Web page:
Dissociation of lipotoxicity and glucotoxicity in a mouse model of obesity associated diabetes: role of forkhead box O1 (FOXO1) in glucose-induced beta cell failure
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- Kluth, O., Mirhashemi, F., Scherneck, S. et al. Diabetologia (2011) 54: 605. doi:10.1007/s00125-010-1973-8
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Carbohydrate-free diet prevents hyperglycaemia and beta cell destruction in the New Zealand Obese (NZO) mouse model. Here we have used a sequential dietary regimen to dissociate the effects of obesity and hyperglycaemia on beta cell function and integrity, and to study glucose-induced alterations of key transcription factors over 16 days.
Mice were rendered obese by feeding a carbohydrate-free diet for 18 weeks. Thereafter, a carbohydrate-containing diet was given. Plasma glucose, plasma insulin and total pancreatic insulin were determined, and forkhead box O1 protein (FOXO1) phosphorylation and the transcription factors pancreatic and duodenal homeobox 1 (PDX1), NK6 homeobox 1 protein (NKX6.1) and v-maf musculoaponeurotic fibrosarcoma oncogene family, protein A (avian) (MAFA) were monitored by immunohistochemistry for 16 days.
Dietary carbohydrates produced a rapid and continuous increase in plasma glucose in NZO mice between day 2 and 16 after the dietary challenge. Hyperglycaemia caused a dramatic dephosphorylation of FOXO1 at day 2, followed by a progressive depletion of insulin stores. The loss of beta cells was triggered by apoptosis (detectable at day 8), associated with reduction of crucial transcription factors (PDX1, NKX6.1 and MAFA). Incubation of isolated islets from carbohydrate-restricted NZO mice or MIN6 cells with palmitate and glucose for 48 h resulted in a dephosphorylation of FOXO1 and thymoma viral proto-oncogene 1 (AKT) without changing the protein levels of both proteins.
The dietary regimen dissociates the effects of obesity (lipotoxicity) from those of hyperglycaemia (glucotoxicity) in NZO mice. Obese NZO mice are unable to compensate for the carbohydrate challenge by increasing insulin secretion or synthesising adequate amounts of insulin. In response to the hyperglycaemia, FOXO1 is dephosphorylated, leading to reduced levels of beta cell-specific transcription factors and to apoptosis of the cells.
KeywordsBeta cell failure Carbohydrates FOXO1 Glucotoxicity Islets Lipotoxicity MIN6 cells NZO Transcription factors
Thymoma viral proto-oncogene 1
Forkhead box O1 protein
Glucose transporter type 2
v-Maf musculoaponeurotic fibrosarcoma oncogene family, protein A (avian)
NK6 homeobox 1 protein
New Zealand Obese
Pancreatic and duodenal homeobox 1
Obese rodents with susceptibility for hyperglycaemia such as the C57BKS/J-db/db (diabetic) and the New Zealand Obese (NZO) mouse have been studied as models for the human obesity-associated type 2 diabetes [1, 2, 3]. These strains present a progressive failure of insulin-secreting beta cells, and a severely decompensated glucose homeostasis with glucosuria and blood glucose levels >20 mmol/l. By conventional cross-breeding experiments, genomic segments (diabetogenic quantitative trait loci) were identified that are responsible for the decompensation of glucose homeostasis [4, 5, 6, 7, 8]. As predicted earlier [2, 9], these diabetogenic alleles were contributed from the obese as well as from the lean (background) strains. More recently, three candidate genes for beta cell failure in obese mice, Sorcs1, Lisch-like (Ildr2) and Zfp69 [10, 11, 12], and one candidate suppressor of diabetes, Tbc1d1 , have been identified by positional cloning.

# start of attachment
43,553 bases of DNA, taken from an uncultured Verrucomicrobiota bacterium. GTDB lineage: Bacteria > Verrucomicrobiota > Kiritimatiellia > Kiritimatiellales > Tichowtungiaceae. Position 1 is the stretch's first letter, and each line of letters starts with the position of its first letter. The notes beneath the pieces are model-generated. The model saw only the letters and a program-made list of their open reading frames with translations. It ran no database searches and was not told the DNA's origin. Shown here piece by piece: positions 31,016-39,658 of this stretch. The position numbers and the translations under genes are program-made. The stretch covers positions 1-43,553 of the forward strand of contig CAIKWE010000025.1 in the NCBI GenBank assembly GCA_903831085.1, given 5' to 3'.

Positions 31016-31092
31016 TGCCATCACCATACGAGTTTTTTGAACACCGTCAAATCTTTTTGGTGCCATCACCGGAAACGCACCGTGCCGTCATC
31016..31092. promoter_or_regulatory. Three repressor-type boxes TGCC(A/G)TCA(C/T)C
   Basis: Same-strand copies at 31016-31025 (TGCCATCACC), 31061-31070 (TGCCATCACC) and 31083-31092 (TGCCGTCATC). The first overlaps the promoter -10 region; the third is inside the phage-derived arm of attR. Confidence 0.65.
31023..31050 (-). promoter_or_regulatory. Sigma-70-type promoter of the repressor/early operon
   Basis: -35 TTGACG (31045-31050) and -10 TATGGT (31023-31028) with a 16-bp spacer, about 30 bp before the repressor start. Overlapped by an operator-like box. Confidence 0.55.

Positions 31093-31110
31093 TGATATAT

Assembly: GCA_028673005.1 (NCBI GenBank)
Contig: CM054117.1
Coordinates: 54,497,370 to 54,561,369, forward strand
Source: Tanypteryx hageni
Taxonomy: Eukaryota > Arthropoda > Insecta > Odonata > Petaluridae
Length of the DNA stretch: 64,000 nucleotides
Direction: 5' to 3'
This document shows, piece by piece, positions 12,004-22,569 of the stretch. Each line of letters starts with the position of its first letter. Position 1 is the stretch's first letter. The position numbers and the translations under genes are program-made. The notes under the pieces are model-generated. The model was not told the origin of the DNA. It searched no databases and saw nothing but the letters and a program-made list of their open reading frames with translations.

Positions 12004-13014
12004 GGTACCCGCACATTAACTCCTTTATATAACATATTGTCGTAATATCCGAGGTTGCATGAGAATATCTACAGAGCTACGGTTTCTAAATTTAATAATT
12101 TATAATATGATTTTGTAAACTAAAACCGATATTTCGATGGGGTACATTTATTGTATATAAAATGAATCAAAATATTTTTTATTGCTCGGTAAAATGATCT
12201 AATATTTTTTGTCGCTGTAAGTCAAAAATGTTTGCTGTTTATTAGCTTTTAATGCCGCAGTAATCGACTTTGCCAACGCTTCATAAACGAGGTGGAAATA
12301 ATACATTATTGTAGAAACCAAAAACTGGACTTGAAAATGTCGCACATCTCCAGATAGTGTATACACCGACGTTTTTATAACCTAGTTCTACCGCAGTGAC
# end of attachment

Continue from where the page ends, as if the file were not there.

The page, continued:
It is generally accepted that beta cell malfunction is caused by the following scenario. Obesity induces ectopic fat accumulation in the pancreas, thereby causing apoptosis of beta cells (‘lipotoxicity’) [14, 15, 16]. Data from NZO mice showing that dietary fat, in combination with the presence of diabetogenic alleles, markedly increases the prevalence of diabetes are consistent with such a scenario . In addition, the prevalence of diabetes in NZO is reduced when fat oxidation in muscle is stimulated by disruption of Tbc1d1 . However, lipotoxicity does not appear to be sufficient for the destruction of the beta cell. Carbohydrate-restricted diets fully prevented beta cell destruction in both NZO and db/db mice [17, 18] despite an extreme insulin resistance and a marked inflammatory state of adipose tissue . This finding is consistent with a previously suggested scenario in which postprandial hyperglycaemia (‘glucotoxicity’) plays an essential role in the pathogenesis of islet cell failure [20, 21].
Hyperglycaemia produces glucotoxicity for the beta cell through oxidative stress caused by formation of reactive oxygen species . This mechanism has been investigated in cultured beta cell lines, and is assumed to initially involve specific transcription factors controlling the insulin gene, such as pancreatic and duodenal homeobox 1 (PDX1) and v-maf musculoaponeurotic fibrosarcoma oncogene family, protein A (avian) (MAFA), and subsequently the proliferation of the cells [23, 24]. The two scenarios, lipotoxicity and glucotoxicity, are not mutually exclusive but may function in combination [25, 26].
In the present study, we employed the NZO mouse model to dissociate the effects of dietary lipids and dietary carbohydrates in vivo, and to study the time course of beta cell failure. NZO mice were exposed to a carbohydrate-free diet until the age of 18 weeks in order to produce obesity and insulin resistance without hyperglycaemia or diabetes. Thereafter, carbohydrates were added to the diet, and variables of beta cell function were monitored for 16 days. Our data indicate that the dietary carbohydrates rapidly produced hyperglycaemia, paralleled by dephosphorylation of forkhead box O1 protein (FOXO1), and followed by internalisation of glucose transporter type 2 (GLUT2) and progressive decrease of the pancreatic insulin content. In a second phase of the decompensation, plasma insulin levels decreased sharply, further aggravating hyperglycaemia, and nuclear staining of the transcription factors PDX1, NK6 homeobox 1 protein (NKX6.1) and MAFA decreased markedly. These results indicate that the dietary regimen of initial carbohydrate restriction and subsequent refeeding dissociates lipotoxicity and glucotoxicity. In addition, they suggest a scenario in which a hyperglycaemia-induced loss of FOXO1 plays a crucial role in a progressive malfunction of the transcriptional machinery of the beta cell.